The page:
There's a lot of debate about what makes for a fast thoroughbred. Is it breeding? Heart? Training? Or a good jockey?
The stride angle is the maximum opening between the front and rear legs, usually occurring at push off from the rear foot. We have found that for every degree you increase the stride angle, you increase the stride length by 2%. This means that if you increase the stride angle just 10°, you will cover 20% more ground with each stride.
It's very difficult to catch up with someone who is covering 20% more ground than you are with each stride. In five strides, he or she will be a full stride length ahead of you. In twenty strides, they will be four stride lengths ahead of you.
When we learned that Secretariat won the Belmont Stakes in 1973 by 31 lengths and ran the fastest 1 1/2 miles on dirt in history (2:24 flat), we were intrigued. The conventional explanation for Secretariat's success was that on autopsy his heart was found to be three times the normal size for his breed. But we have found that the 'conventional explanation' for athletic success is always based on strength and endurance, and never on stride efficiency. So we searched for some photos of Secretariat's stride angle, and we found that it was 110°.
Barbaro won the 2006 Kentucky Derby by 6 ½ lengths, but suffered a fatal injury when he broke his right rear leg during the Preakness. Barbaro's stride angle was 105°.
Affirmed won the Triple Crown in 1978 (the last horse to do so) with a 93° stride angle.
Forego is listed as #8 in the top 100 racehorses of the 20th century, with a 90° stride angle.
Over his two-year career, Man o' War won 20 of 21 races, setting three world records, two American records and three track records. Although he was ranked by some as the best thoroughbred of the 20th century, his times were slower than Secretariat's. We suspect that his competition in the early part of that century was not as good as Secretariat's in the 1970's. His stride angle was 88°.
Distance Man O'War Secretariat
6 furlongs 1:11 1/5 1:09 4/5
1 mile 1:35 4/5 1:33 2/5
1 1/16 1:44 4/5 1:42 4/5
1 1/8 1:49 1/5 1:45 2/5
1 3/16 1:56 3/5 1:53 2/5
1 ¼ 2:01 4/5 1:59 flat
1 3/8 2:14 1/5 2:12 1/5
1 1/2 2:28 4/5 2:24 flat
1 5/8 2:40 4/5 2:37 4/5
Seattle Slew won the Triple Crown in 1977 with a stride angle of 83°.
What determines the stride angle?
It is plain to see that Secretariat had the biggest stride angle of any thoroughbred, which is why he has such a legendary position in horse racing. He was able to cover more ground than his opponents, which led to his stunning victories and phenomenal speed.
The stride angle is a result of the amount of microfibers (scar tissue) in the connective tissue surrounding the muscles of the legs.
Each muscle is surrounded by a thin membrane of connective tissue. Inside the body, the muscles never touch each other. Instead, the membrane of one muscle slides along the membrane of the adjacent muscle. The role of the connective tissue is to facilitate this sliding, which has to take place in order for the muscles to stretch.
The connective tissue between the muscles (fascia) serves the same purpose as cartilage does in a joint. In a joint, adjacent bones never touch each other. The end of each bone is covered with cartilage (another form of connective tissue), which provides a smooth, slippery surface to facilitate the movement of the bones.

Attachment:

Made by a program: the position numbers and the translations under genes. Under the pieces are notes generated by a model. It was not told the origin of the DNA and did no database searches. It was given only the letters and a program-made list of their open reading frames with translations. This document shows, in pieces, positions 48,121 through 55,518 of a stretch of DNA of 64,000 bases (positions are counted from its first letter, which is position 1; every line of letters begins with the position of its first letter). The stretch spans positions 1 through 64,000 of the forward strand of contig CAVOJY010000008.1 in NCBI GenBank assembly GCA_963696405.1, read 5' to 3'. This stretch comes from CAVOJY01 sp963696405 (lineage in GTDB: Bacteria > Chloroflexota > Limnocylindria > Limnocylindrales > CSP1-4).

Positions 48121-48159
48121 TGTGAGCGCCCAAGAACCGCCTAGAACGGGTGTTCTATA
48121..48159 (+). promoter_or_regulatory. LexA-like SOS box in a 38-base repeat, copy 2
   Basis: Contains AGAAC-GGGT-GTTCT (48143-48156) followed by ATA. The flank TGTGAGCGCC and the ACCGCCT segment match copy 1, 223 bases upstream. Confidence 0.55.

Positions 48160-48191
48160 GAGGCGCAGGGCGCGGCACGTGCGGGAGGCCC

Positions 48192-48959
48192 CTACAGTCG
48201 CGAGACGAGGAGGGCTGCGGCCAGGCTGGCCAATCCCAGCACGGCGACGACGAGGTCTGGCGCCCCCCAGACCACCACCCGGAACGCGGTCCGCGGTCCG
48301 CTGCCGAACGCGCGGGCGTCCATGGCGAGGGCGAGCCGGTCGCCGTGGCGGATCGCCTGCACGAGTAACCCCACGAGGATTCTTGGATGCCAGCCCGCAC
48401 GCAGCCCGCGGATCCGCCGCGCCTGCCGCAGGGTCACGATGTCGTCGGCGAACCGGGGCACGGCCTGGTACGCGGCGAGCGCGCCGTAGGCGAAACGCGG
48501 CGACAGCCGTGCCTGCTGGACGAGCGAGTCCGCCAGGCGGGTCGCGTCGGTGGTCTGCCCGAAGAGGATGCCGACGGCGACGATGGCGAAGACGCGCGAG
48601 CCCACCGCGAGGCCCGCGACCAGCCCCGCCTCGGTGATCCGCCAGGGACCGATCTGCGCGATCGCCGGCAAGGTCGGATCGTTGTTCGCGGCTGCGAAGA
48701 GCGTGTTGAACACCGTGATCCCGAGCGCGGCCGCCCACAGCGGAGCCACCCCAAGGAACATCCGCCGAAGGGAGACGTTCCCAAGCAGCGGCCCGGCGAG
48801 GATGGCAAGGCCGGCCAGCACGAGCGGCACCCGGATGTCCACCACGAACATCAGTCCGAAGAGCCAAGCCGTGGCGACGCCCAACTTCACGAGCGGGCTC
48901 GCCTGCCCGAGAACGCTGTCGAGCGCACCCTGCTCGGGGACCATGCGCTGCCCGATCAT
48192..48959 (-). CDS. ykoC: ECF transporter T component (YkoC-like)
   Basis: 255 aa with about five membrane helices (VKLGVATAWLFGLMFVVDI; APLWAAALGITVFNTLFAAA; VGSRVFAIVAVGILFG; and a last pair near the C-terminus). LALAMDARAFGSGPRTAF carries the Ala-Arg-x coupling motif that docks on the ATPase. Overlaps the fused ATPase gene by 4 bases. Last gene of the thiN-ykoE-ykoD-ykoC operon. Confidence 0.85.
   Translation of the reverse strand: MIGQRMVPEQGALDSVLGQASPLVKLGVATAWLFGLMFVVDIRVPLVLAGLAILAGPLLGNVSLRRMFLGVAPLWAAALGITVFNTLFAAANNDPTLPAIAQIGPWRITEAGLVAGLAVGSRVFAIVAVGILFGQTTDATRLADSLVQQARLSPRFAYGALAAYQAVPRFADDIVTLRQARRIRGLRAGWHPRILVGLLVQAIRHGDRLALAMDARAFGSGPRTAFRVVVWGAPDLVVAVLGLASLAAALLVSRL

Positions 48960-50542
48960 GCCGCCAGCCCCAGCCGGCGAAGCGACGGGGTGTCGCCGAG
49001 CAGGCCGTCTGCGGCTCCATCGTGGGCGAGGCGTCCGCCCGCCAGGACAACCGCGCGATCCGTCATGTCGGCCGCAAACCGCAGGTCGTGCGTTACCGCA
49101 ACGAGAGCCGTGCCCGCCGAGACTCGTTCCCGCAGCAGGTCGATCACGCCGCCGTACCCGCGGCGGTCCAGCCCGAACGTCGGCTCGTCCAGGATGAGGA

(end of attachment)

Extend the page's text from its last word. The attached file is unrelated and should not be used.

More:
In the same way, the connective tissue between the muscles facilitates movement.
Microfibers (a mild form of scar tissue) form in the connective tissue between the muscles to immobilize the area so that it can heal after injury, overuse or stress. These microfibers are nature's internal cast. They cannot be released by stretching. Once the injury, overuse or stress has passed, the microfibers not only do not go away, they tend to accumulate over time, which is why a horse slows with age.
Normally, the connective tissue membranes (white) between the muscles (red) are smooth. They allow the muscles to slide past each other, which they have to do in order to stretch.
But when you have even a mild injury (falls on court), overuse (lifting weights, running) or stress , microfibers form as part of the healing process to immobilize the area. Microfibers are nature's internal cast.
Unfortunately, once the area has healed, the microfibers not only do not go away, they tend to accumulate over time, making athletes stiffer with age.
Somax releases microfibers with its special program of Microfiber Reduction. The results can be seen in these photos of a runner. By increasing his stride angle from 95° to 125° (an increase of 30°), he is covering 60% more ground with each stride. We did this by releasing microfibers that were binding his muscles together. Our runners usually cut a minute per mile off their running pace.
Before Microfiber Reduction After Microfiber Reduction
Is 110° the limit?
We were surprised to see that Secretariat, the horse with the biggest stride angle, was only able to open his legs 110°. The cheetah, which has a top speed of 70 mph, has a stride angle of 125° or more. Secretariat was only able to reach a top speed of 49 mph with his 110° stride angle.
It is intriguing to think what Secretariat, or any other horse, could do with a stride angle larger than 110°.
Horse owners should look beyond the conventional approaches of breeding, training and jockey selection to improve racing speed, and think instead about improving stride efficiency.
For every degree you increase the stride angle of a horse, you increase it's stride length by 2%. Just a 10° increase in stride angle means the horse will cover 20% more ground with each stride. An increase in stride angle of 10-20° is easily achievable with Microfiber Reduction.
Historically, the fastest horse in history had the biggest stride angle of all those measured.